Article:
Anything Worth Doing, Is Worth Doing Poorly
When you live with a chronic illness like multiple sclerosis the way you approach many aspects of life begins to change. I recently stumbled upon a really great expression that demonstrates this, one that my gut reaction to was, “No, no way,” until I really began to think about it. It goes like this: “Anything worth doing, is worth doing poorly.” I’m sure many of you are just as shocked as I was when I first read it. At first glance, it’s so counterintuitive to everything I’ve ever believed. Allow me a chance to explain it though, because adopting this mantra has been very beneficial to me.
Yes, like many of you, I am very much aware of the idea that “anything worth doing, is worth doing well.” Basically meaning, if you are going to do something, you should give it your all, you should do the very best you can and really put forth a thorough effort. It’s really a slogan I have always tried to live out as best as I could, putting forth considerable effort into anything I undertook. Whether it be my studies, my career, or even a recreational adult kickball league (yes, they have those), I would give my very best. To say I was a competitive person in my youth would be a grand understatement. So to hear what sounds like the inverse of a motto that I lived by really gave me pause. I thought it made no sense. If something is worth any bit of your time, surely it’s worth all of your effort, or else why undertake it at all?
Enter chronic illness
My life has changed since I was a hardworking overachiever determined to not only have a successful career but also lead his adult kickball league to the city championship. The longer I’ve had MS, the more problems have arisen for me. My life is significantly different than it was even just ten years ago. I could talk about all of my various symptoms, but I do enough of that, so I will sum it up like this: everything takes me more effort. Whether it’s that I’m fatigued and starved for energy, or having trouble walking, or just mentally exhausted from living a life with an incurable disease, everything is just a little bit harder (OK, some things are much more difficult too). If I put all of my effort into something, then that’s it, I’m spent, I can’t function. You all know the spoon theory.
Something is better than nothing
That’s where the saying begins to make sense. I do have these difficulties, this life is exhausting, so if I can participate in my life, even if I can’t be 100% successful in what I’m doing, I still benefit. Anything worth doing is worth doing poorly. Maybe I can’t hang with friends all night, but, maybe I can go for an hour or two. Maybe I can’t clean my whole house, but I can pick up a few things here and there. Perhaps the idea of a full shower seems like an absolute nightmare, well, I can use a wash rag or moist towelette to clean a couple areas. Maybe I can’t do all the dishes, but I can get them soaking in some soapy water. I may be unable to do a great job at something, but that doesn’t mean I can’t do a “poor” job. It doesn’t mean I can’t at least take part in it somehow, even if I don’t complete it. Even if I do something halfway, that’s still 100% better than had I not done anything.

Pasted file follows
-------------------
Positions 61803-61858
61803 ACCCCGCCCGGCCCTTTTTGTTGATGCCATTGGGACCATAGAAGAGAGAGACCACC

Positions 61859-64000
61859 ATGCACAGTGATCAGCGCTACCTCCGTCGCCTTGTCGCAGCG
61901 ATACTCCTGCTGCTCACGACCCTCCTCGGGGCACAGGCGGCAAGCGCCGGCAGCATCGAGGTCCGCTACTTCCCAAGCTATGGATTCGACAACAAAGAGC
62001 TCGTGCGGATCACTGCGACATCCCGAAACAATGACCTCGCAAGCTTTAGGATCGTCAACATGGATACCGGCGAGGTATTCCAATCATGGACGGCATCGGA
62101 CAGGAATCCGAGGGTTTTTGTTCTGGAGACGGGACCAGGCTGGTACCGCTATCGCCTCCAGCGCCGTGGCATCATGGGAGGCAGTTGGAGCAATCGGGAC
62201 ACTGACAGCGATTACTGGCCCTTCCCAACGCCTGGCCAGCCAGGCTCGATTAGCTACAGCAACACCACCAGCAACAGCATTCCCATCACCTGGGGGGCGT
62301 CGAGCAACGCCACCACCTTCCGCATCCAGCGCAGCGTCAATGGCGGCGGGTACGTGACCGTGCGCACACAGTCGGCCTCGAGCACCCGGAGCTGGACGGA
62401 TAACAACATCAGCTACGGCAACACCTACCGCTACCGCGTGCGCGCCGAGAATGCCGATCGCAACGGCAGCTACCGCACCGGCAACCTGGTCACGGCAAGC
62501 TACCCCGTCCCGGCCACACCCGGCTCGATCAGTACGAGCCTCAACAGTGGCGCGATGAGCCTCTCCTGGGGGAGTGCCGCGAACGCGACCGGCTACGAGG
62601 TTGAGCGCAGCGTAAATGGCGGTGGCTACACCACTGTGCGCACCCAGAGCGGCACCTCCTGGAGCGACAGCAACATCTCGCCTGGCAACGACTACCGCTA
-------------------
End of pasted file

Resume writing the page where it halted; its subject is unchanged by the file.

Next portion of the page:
The small successes that come from this attitude are extremely helpful for me. I suppose it’s another way of looking at a glass as half full, but actually practicing it. For me, that really required learning how to let myself off the hook. For example, I used to be really into working out. These days I’m extremely far removed from that, so the idea of exercising when I couldn’t do what I once did seemed very unpalatable. Once I got past that and realized that I didn’t have to do something as well as I once did, I began to benefit. Maybe I can’t lift a ton of weights anymore, but I can work out with some resistance bands for a few minutes and it still helps me.
Focusing on what I did do
I can still do something that can be beneficial to me even if I can’t do it all. Taking part and doing what you can, even if it’s not everything, is absolutely OK. Doing something is always better than doing nothing. You aren’t “half-assing” something, you’re doing what you are capable of, you are still part of it, you are still a success. It’s no longer, “Oh, I had to leave early”, it’s, “I got to see my friends for a bit”. It’s not, “I couldn’t clean the house”, it’s “I helped clean the house by picking up a few things.” I didn’t fail to shower, I managed to clean myself up a bit. Doing a little of anything, even if poorly, can still be extremely helpful.
Thanks so much for reading and always feel free to share!
Have you experienced any of these vision symptoms? (select all that apply)